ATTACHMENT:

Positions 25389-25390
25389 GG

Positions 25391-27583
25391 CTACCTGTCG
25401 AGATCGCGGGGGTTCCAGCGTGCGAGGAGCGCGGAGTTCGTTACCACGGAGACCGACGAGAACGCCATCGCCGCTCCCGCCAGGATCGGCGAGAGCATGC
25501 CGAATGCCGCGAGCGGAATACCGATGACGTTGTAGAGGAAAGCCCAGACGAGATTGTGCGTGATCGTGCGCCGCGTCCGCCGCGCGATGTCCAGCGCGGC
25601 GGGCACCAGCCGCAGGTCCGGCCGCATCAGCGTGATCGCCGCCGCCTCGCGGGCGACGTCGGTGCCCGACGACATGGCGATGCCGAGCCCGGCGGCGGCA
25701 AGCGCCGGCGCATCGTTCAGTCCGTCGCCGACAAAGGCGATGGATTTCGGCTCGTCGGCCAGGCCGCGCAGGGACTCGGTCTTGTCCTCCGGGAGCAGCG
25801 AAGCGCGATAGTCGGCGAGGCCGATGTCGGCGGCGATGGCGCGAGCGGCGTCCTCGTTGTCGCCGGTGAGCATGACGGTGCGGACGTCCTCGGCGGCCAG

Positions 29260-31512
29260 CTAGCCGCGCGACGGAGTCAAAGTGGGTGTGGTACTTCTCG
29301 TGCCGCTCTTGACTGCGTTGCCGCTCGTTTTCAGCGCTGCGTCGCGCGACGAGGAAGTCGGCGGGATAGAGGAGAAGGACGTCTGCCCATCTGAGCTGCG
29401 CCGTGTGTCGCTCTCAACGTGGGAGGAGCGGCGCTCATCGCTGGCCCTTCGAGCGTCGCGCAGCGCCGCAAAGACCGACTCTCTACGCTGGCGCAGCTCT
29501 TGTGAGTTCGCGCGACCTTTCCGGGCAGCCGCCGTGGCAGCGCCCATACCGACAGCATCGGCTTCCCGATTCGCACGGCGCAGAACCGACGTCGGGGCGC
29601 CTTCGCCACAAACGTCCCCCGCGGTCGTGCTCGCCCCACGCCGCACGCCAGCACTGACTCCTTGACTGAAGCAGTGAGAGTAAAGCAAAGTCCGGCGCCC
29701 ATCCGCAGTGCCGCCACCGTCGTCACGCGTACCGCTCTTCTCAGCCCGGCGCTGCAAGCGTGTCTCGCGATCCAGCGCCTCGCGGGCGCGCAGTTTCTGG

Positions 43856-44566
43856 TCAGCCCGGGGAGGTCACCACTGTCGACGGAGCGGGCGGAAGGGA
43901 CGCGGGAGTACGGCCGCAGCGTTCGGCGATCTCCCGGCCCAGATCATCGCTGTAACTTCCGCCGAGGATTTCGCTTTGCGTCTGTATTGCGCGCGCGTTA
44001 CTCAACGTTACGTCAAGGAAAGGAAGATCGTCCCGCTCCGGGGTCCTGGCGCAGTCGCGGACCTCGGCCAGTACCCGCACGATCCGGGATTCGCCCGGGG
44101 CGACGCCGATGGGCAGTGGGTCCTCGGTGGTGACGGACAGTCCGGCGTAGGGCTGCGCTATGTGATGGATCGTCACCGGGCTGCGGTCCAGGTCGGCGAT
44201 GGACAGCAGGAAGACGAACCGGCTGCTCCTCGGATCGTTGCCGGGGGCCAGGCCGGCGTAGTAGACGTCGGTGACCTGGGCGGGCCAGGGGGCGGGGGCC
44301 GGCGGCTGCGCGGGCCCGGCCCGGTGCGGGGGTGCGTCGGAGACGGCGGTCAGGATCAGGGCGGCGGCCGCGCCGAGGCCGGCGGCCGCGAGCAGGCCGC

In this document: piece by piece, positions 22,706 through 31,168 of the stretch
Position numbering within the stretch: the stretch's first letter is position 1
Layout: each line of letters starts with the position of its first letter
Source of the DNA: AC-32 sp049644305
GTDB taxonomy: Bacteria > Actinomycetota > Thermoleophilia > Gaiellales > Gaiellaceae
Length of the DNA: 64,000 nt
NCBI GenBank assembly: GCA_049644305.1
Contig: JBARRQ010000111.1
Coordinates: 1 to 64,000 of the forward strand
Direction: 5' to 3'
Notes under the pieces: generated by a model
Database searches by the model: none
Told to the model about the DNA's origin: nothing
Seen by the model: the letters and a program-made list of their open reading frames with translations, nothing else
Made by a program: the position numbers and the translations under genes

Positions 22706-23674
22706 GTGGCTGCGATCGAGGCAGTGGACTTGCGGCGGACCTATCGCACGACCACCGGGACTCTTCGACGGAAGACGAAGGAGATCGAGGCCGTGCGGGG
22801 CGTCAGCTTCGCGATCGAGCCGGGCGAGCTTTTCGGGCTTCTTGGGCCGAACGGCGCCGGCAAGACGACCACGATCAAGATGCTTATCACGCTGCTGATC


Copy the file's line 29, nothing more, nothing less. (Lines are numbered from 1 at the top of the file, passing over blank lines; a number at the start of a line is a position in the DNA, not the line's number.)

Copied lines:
Length of the DNA: 64,000 nt